In polycystic ovary syndrome (PCOS), cardiovascular risk is increased. Peak O2 uptake () predicts the cardiovascular risk. We were the first to examine the contribution of systemic O2 delivery and arteriovenous O2 difference to in overweight and obese women with PCOS. Fifteen overweight or obese PCOS women and 15 age‐, anthropometry‐, and physical activity‐matched control women performed a maximal incremental cycling exercise test. Alveolar gas exchange (volume turbine and mass spectrometry), arterial O2 saturation (pulse oximetry), and cardiac output (CO) (impedance cardiography) were monitored. Hb concentration was determined. Arterial O2 content and arteriovenous O2 difference (C(a‐v)O2) (Fick equation) were calculated. Insulin resistance was evaluated by homeostasis model assessment (HOMA‐IR). PCOS women had lower than controls (40 ± 6 vs. 46 ± 5 mL/min/kg fat‐free mass [FFM], P = 0.011). Arterial O2 content was similarly maintained in the groups throughout the exercise test (P > 0.05). Linear regression analysis revealed a pronounced response of CO to increasing in PCOS women during the exercise test: A ∆CO/∆ slope was steeper in PCOS women than in controls (β = 5.84 vs. β = 5.21, P = 0.004). Eventually, the groups attained similar peak CO and peak CO scaled to FFM (P > 0.05). Instead, C(a‐v)O2 at peak exercise was lower in PCOS women than in controls (13.2 ± 1.6 vs. 14.8 ± 2.4 mL O2/100 mL blood, P = 0.044). HOMA‐IR was similar in the groups (P > 0.05). The altered cardiorespiratory responses to exercise in overweight and obese PCOS women indicate that PCOS per se is associated with alterations in peripheral adjustments to exercise rather than with limitations of systemic O2 delivery.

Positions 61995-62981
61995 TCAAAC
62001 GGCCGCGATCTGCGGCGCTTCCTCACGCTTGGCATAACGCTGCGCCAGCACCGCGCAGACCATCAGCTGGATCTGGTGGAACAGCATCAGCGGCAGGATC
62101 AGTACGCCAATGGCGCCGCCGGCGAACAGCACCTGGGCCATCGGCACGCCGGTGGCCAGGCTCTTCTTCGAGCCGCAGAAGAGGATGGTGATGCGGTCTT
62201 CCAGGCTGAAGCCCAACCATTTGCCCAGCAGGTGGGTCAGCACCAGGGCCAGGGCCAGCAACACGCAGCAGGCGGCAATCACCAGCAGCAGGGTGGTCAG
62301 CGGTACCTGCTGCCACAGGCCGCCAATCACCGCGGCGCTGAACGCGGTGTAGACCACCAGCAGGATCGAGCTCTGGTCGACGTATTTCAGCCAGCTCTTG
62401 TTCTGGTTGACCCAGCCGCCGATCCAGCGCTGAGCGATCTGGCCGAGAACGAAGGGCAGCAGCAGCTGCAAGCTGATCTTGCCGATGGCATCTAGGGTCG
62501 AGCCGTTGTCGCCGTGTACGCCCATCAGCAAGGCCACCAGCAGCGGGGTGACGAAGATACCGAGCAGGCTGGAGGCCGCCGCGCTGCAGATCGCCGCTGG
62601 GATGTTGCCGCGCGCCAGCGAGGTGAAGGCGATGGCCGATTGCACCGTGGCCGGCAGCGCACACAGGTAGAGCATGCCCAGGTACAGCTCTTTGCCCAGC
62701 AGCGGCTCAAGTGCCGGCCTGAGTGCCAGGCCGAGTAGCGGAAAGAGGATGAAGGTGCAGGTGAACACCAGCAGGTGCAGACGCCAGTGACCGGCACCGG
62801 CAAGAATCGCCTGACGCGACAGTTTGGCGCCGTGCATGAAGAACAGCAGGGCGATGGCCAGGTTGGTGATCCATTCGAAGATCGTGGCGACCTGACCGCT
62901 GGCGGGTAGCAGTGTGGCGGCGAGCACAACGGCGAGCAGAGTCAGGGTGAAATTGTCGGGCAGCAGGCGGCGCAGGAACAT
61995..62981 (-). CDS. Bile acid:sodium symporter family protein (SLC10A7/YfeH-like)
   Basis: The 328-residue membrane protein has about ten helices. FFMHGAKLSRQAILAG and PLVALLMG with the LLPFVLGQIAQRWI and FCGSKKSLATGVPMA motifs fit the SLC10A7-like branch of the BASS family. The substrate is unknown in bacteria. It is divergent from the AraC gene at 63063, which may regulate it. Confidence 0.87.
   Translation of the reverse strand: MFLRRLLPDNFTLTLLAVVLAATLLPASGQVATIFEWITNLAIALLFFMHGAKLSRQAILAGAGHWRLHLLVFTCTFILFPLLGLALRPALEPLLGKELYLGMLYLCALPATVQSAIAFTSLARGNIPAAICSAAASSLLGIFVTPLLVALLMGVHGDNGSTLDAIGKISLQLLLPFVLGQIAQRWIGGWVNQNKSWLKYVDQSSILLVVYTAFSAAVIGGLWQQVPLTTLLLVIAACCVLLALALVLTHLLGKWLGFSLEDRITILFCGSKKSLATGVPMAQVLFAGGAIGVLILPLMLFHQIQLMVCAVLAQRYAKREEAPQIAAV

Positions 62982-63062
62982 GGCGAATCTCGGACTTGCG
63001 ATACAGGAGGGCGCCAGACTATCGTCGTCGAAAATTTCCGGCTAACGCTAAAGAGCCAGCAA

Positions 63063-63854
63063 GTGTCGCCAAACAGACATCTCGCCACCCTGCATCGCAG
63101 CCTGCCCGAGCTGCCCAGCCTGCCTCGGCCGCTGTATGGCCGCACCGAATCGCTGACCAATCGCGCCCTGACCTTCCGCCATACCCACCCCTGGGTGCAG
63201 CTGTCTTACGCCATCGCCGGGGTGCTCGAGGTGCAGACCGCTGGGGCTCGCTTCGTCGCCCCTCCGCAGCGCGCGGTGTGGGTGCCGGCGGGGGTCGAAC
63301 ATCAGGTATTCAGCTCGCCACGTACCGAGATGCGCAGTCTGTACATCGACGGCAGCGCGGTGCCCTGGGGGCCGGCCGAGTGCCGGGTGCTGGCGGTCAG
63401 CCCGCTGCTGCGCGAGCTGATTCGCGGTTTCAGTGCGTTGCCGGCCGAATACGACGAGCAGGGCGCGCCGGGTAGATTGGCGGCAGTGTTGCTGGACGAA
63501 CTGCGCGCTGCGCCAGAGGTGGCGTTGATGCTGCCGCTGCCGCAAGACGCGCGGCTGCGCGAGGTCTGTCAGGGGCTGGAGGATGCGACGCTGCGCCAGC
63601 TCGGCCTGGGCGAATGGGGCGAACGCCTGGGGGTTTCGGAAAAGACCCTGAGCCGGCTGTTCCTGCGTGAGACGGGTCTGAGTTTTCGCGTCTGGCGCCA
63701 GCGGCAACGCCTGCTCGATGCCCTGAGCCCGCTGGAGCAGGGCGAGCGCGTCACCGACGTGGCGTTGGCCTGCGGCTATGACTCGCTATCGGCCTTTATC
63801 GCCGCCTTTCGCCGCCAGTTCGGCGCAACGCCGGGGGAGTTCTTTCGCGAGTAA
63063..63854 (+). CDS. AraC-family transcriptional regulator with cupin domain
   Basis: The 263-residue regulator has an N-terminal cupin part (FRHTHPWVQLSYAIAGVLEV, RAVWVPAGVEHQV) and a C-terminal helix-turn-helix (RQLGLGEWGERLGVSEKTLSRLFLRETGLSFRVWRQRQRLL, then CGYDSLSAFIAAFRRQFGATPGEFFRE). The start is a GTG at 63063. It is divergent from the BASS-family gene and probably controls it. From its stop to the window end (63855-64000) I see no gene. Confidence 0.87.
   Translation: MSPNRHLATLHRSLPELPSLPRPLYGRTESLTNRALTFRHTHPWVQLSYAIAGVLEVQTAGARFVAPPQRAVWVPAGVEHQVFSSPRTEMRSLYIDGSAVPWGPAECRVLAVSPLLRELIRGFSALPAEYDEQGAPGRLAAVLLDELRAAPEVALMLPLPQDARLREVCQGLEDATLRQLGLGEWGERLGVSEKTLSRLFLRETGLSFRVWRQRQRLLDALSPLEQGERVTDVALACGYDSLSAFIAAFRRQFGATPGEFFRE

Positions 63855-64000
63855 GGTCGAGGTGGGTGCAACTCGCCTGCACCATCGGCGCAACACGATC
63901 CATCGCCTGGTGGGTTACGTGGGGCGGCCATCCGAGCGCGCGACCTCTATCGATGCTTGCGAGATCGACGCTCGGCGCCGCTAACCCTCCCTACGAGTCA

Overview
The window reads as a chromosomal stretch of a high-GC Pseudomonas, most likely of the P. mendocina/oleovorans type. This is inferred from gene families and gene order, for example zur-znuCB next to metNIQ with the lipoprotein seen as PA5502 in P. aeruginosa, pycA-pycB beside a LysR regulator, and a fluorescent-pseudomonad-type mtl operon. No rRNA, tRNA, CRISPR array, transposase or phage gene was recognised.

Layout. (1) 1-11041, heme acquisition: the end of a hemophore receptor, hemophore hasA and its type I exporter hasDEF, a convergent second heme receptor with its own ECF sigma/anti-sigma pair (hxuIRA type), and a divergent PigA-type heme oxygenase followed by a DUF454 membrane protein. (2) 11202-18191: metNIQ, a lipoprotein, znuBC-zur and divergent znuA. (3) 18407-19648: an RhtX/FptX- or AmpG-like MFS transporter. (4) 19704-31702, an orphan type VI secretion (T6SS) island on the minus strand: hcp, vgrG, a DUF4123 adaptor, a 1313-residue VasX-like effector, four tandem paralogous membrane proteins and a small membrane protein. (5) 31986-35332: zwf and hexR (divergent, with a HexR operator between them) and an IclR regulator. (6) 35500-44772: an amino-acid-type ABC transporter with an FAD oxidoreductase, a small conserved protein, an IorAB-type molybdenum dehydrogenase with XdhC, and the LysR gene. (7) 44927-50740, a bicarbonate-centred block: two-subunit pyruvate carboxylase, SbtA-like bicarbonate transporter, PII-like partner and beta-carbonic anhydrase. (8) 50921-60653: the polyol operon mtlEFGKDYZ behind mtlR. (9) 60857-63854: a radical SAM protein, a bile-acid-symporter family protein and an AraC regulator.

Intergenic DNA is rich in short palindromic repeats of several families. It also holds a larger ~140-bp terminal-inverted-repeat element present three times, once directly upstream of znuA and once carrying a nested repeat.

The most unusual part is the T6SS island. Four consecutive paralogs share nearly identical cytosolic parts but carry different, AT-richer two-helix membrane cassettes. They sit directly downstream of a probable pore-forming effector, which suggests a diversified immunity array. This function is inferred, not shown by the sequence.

Polycystic ovary syndrome (PCOS) is a complex endocrinopathy characterized by chronic oligo‐anovulation, polycystic ovaries, and hyperandrogenism (Goodarzi et al. 2011). PCOS affects from 6% to 20% of women worldwide, depending on the population studied and diagnostic criteria applied (Azziz et al. 2004; Broekmans et al. 2006; Boyle et al. 2012). Hence, it is the most common endocrinopathy in reproductive‐aged women. Insulin resistance (IR) and concomitant compensatory hyperinsulinemia drive the phenotypic features of PCOS and thus are essential characteristics of the syndrome (Goodarzi et al. 2011). PCOS involves both intrinsic syndrome‐specific IR and extrinsic body mass index (BMI)‐related IR in overweight and obese women (Stepto et al. 2013). Overweight (25 kg/m2 ≤ BMI < 30 kg/m2) and obesity (BMI ≥ 30 kg/m2) affect over 50% of women with PCOS and exacerbate both reproductive abnormalities and metabolic dysfunction (Azziz et al. 2009).